The Walking Dead: "Live Bait" (Season 4, Episode 6)


My dinner with the Governor.

It was SpaghettiOs. He was boring. The lighting was bad. Oh well, at least next week’s trailer looks like it could be interesting.

As you no doubt guessed, this is the episode slotted to catch us up with our old psycho pal, the Gov. We start where we left him last season, after he’d killed his pitiful attack force of losers and driven off with Martinez and some other guy. He’s got a big time sad on. You know, one of those days we’re you’re just out of sorts, nobody loves you, everybody hates you, guess you should just go eat worms. Of course, most of us don’t turn those days into a TV episode.

The opening is visually interesting. The governor is in a borderline catatonic state sitting before a fire. He watches a ghostly walker slowly emerge until it trips into the fire and keeps crawling toward him. Martinez emerges to shoot it. Memo: don’t let the guy having a nervous breakdown stand watch.

The next morning, Martinez and the other guy have left. The Governor drives a semi rig back to Woodbury, smashes through the barricade and burns the town down. This is also where the episode starts to seem artificial. We realize this moment is supposed to symbolize the Governor’s desire to destroy the past and his role in it, but… He’s standing there carefully posed in front of the artful backdrop of a nicely green house with beautiful flames. It’s beating us over the head with the message to the point where it starts to feel like a GQ photo spread.

I applaud that they want to do something interesting with the Governor, something more than just have him be Michael Myers. Okay. The problem is this—the episode unfurls like it’s trying to announce in obvious fashion that it wants to do something different with the Governor. It’s forced, more written that way than felt by the audience, at least me. They made this guy a cartoonish Michael Myers by the end of last season, and you can’t just undo that in one hour. Also, do we as the audience care enough to invest in it given that we know he was a cartoonish Michael Myers?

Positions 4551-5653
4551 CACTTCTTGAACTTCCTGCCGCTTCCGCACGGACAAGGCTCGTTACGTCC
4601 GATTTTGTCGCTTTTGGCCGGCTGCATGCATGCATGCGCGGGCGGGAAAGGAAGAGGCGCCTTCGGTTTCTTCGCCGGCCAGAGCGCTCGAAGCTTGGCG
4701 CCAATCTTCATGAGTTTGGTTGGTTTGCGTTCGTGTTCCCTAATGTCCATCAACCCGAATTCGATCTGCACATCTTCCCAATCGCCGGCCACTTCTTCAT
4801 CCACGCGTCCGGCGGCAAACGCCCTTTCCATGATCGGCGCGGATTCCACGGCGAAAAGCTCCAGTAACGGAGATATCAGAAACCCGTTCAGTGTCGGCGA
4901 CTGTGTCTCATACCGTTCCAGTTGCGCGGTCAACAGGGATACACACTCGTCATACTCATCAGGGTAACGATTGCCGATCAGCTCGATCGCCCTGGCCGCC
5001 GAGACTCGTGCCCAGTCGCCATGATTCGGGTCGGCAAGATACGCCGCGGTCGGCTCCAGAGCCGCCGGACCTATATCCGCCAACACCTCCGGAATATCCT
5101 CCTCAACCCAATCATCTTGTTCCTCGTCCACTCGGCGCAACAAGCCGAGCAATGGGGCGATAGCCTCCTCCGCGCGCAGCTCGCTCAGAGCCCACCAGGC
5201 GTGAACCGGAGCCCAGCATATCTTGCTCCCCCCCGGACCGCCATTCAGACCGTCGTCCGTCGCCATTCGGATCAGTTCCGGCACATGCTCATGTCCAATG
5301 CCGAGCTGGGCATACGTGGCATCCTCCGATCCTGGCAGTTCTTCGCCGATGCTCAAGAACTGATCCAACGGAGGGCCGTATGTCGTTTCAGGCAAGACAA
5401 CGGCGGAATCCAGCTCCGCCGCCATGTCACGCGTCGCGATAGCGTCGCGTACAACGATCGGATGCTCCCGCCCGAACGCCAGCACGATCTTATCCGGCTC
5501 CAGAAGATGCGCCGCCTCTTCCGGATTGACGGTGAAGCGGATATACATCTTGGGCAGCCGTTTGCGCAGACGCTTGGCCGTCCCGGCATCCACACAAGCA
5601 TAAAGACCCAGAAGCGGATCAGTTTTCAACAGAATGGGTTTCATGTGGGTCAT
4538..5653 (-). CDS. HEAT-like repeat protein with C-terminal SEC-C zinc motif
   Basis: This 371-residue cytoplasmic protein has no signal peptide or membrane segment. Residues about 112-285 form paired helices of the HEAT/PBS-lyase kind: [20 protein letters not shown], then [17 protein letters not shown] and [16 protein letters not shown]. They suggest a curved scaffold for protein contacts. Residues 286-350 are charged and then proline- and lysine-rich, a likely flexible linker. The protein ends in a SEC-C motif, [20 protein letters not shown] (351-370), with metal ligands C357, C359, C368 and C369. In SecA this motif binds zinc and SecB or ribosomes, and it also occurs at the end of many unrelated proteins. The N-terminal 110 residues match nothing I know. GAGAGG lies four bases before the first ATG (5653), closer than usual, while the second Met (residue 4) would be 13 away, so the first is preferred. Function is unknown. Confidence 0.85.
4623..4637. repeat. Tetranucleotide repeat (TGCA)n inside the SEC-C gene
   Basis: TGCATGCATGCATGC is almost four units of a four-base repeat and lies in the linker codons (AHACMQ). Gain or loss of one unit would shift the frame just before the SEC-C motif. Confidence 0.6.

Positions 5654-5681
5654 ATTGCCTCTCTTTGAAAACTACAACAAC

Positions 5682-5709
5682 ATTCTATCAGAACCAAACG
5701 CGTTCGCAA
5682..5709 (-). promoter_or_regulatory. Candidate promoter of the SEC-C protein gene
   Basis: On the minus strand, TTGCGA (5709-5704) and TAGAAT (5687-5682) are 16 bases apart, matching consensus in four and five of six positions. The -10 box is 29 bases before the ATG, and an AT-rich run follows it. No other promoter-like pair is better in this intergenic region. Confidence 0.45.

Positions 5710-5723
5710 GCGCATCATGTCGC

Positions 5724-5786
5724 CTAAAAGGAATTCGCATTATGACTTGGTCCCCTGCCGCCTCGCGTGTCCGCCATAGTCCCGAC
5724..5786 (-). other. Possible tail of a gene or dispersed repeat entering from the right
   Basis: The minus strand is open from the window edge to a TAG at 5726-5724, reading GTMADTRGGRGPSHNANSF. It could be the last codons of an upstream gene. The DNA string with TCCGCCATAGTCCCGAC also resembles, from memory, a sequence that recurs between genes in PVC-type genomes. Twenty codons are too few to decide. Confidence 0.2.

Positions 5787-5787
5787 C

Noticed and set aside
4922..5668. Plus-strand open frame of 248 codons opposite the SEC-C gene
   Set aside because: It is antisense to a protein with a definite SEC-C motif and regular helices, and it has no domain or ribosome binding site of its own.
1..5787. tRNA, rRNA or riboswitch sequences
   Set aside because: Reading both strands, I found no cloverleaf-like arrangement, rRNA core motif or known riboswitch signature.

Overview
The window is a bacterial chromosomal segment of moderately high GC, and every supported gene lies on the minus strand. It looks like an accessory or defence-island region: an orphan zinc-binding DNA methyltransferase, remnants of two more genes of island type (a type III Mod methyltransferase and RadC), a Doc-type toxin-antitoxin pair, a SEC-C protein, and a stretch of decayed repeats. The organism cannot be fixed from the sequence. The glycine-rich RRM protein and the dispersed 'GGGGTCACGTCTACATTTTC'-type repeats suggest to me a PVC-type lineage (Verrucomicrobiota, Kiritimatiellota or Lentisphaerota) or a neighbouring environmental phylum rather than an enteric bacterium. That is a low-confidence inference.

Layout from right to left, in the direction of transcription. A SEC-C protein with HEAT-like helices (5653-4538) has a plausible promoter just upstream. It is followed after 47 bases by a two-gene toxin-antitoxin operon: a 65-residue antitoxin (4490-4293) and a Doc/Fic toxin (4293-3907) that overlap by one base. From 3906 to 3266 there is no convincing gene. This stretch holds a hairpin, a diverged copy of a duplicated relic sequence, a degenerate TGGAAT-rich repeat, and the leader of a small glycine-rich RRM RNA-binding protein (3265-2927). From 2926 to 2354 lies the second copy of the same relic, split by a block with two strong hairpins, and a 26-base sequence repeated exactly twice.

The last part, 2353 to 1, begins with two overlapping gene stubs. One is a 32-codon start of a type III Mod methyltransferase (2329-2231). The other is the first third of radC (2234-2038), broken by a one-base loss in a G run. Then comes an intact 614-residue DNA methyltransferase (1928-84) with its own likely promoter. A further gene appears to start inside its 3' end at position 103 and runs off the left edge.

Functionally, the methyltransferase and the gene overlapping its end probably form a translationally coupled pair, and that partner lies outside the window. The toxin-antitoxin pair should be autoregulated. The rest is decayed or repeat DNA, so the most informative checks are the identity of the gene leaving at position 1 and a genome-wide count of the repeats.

In fairness, this does tie into this season’s repeated theme: are there things you can’t come back from? And next week’s preview, as noted, could be interesting. But this episode still struck me as a slow, let’s do this because it might be interesting gambit. In other words, character development is plastered over the Governor instead of organically welling up from within.

The Governor grows a beard and wanders the earth. He collapses in front of a house, presumably from fatigue, only to see a little girl looking down at him from a second story window. Inside, he finds two sisters, Tara and Lily, who reside with Lily’s daughter, Megan, and their dying father (lung cancer). The writers keep beating us over the head with the obvious since Megan so closely resembles the Governor’s deceased daughter, Penny. She has to be the spitting image of Penny because they’re not allowing this storyline any time to actually develop.

It’s called “blatant gestures.” Or to use a more modern term, anvilicious. The definition from TV Tropes is: “Anvilicious describes a writer's and/or director's use of an artistic element, be it line of dialogue, visual motif, or plot point, to so obviously or unsubtly convey a particular message that they may as well etch it onto an anvil and drop it on your head.”

So let’s do this thing: Lily offers SpaghettiOs; Gov goes upstairs to kill a walker and retrieve a Backgammon set for Megan; Lily asks Gov to get an oxygen tank for Dad from the old folk’s home; lots of gross dead old people; Gov bonds with Megan; Gov shaves off his beard (Symbolism!); Gov teaches Megan chess; Megan draws an eye patch on the white king (More Symbolism!), then Dad dies and Gov caves in his walker skull with the oxygen tank (How’s that for Irony!).

The box on quasi-redemption now checked, they all head out on the road in a truck. They all sleep in the back, too. With her sister and daughter sleeping literally inches away, Lily and the Gov have one of the most awkward make out sessions ever filmed. Then the truck breaks down. Shortly thereafter, lots of walkers arrive just as Tara sprains her ankle. Damn the luck.

Gov is running with Megan and falls into a pit with walkers. He kills them with his bare hands. Then he tells Megan he’ll never let anything get here. She says “Promise?”, because of course she does.

Then Martinez shows up. Apparently this is his pit. Because of course it is.

Paint by the numbers. We don’t know who this ex-Governor guy is anymore, but he’s apparently needed in some future episodes to come. As noted, the next one could be interesting as the Gov is on the run with Martinez and his survivors.

Different group dynamics. And who knows? Maybe they’ll even develop naturally